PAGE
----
Ten years ago this month, Apple introduced to the world the very first iPhone at the Macworld Convention. A touch screen device with a virtual keyboard, it could take photos, play music, surf the web, send and receive text messages and occasionally place a cell-phone call. That first smartphone has altered forever how we interact with each other.
The iPhone went on sale in the United States in June of 2007. It had a 2.0-megapixel camera that outclassed many of the existing small cameras available to consumers. Not only did the iPhone immediately change how we interacted, it also changed forever our photo habits. Today at any seminal moment, smartphones dominate the picture-taking and the recording of history.
In less than four years, Apple sold over 100 million iPhones worldwide, instantly making the Research-in-Motion Blackberry – the previous technology leader – largely irrelevant. In 2016, Apple sold more than 200 million iPhones that single year – and the iPhone isn’t even the top-selling phone on the planet.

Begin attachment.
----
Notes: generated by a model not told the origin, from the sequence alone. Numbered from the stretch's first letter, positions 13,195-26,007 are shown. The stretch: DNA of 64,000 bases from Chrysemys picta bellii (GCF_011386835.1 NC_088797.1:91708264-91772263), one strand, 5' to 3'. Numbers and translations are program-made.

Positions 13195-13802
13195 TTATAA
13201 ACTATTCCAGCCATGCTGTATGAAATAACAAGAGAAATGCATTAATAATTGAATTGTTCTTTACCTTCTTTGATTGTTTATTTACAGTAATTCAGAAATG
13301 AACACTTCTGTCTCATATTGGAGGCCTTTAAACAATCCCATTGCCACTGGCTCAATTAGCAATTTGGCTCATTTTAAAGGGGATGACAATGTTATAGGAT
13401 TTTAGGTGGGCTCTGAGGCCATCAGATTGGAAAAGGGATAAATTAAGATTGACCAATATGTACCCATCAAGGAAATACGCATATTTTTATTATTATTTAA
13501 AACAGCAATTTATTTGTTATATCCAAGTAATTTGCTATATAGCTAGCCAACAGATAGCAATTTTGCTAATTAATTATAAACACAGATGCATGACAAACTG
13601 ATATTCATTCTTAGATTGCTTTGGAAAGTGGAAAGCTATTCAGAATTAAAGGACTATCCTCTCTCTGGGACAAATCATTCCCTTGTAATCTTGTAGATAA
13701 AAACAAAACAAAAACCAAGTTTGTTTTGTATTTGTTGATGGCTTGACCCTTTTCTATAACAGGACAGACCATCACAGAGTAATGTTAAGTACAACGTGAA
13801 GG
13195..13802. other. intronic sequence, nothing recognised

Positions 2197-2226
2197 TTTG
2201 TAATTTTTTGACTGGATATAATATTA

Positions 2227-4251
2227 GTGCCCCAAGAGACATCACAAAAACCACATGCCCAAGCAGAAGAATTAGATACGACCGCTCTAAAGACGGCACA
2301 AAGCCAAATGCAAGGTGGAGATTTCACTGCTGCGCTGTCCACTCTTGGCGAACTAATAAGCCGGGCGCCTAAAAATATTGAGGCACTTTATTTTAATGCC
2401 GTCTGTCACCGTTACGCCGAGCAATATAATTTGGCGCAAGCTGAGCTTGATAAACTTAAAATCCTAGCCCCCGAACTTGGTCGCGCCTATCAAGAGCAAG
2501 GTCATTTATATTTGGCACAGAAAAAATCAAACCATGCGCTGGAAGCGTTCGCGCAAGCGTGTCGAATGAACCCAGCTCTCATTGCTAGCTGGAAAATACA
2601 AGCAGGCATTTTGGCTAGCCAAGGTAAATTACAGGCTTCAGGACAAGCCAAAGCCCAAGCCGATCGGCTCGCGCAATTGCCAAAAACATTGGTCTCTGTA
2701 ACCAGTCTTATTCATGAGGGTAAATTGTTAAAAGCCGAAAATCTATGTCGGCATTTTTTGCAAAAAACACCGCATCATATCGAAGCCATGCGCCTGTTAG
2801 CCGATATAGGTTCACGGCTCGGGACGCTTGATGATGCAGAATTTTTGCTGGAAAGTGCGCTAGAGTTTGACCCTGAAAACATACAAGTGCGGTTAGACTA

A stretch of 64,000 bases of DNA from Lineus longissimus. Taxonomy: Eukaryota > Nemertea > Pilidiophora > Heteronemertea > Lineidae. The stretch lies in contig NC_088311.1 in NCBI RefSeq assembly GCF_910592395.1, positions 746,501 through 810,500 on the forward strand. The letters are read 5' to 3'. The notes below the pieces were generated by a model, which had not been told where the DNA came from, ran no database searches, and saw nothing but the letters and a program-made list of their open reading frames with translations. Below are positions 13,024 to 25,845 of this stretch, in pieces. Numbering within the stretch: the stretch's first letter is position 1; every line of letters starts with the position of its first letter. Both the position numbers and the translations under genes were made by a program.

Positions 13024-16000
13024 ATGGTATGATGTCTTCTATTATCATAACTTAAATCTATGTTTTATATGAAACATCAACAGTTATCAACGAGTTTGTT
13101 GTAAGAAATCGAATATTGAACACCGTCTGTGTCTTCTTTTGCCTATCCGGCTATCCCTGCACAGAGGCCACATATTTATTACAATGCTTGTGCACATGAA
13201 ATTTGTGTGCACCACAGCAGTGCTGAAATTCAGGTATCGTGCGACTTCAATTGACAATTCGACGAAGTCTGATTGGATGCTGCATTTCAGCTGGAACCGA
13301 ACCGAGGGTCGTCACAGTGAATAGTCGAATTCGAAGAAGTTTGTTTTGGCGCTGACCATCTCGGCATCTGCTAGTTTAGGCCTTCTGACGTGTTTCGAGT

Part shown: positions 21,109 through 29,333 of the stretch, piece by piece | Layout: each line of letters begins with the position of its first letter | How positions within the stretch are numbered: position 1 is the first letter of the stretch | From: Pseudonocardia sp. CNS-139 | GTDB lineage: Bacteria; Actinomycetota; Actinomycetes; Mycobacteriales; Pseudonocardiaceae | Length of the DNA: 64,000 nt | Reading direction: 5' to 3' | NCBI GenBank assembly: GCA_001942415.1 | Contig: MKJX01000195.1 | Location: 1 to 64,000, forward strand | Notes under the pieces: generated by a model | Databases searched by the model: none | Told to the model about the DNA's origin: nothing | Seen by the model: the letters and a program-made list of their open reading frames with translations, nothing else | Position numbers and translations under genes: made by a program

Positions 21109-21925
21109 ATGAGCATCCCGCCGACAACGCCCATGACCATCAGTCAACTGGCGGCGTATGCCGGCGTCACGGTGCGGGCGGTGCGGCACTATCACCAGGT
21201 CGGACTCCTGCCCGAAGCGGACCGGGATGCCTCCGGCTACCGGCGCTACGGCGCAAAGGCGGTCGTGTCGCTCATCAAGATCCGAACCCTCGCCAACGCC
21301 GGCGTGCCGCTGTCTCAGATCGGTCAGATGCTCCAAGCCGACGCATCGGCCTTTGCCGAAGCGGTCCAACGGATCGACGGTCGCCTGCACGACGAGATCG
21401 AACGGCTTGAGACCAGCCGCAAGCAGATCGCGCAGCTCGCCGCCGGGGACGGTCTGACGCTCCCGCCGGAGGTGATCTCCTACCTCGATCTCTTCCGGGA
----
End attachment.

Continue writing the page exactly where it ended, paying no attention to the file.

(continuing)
Yes, we now engage very differently.
The first cumbersome handheld mobile phone (not radiophone) reached consumers in 1973, with digital devices following 18 years later. The iPhone is up to its 10th-generation model. The camera now produces exquisite quality photos with a 12.0-megapixel sensor, while the rest of the smartphone’s portfolio also continues to expand. What comes next?
Ever in pursuit of the “better mousetrap,” where will technology take us? Virtual thought communication? Navigational implants? And as these changes occur, will our interaction with each other improve or become even less personal?
For sure, Alexander Graham Bell, granted in 1876 the first patent for the telephone, would be amazed by the communication and connection options enjoyed today worldwide.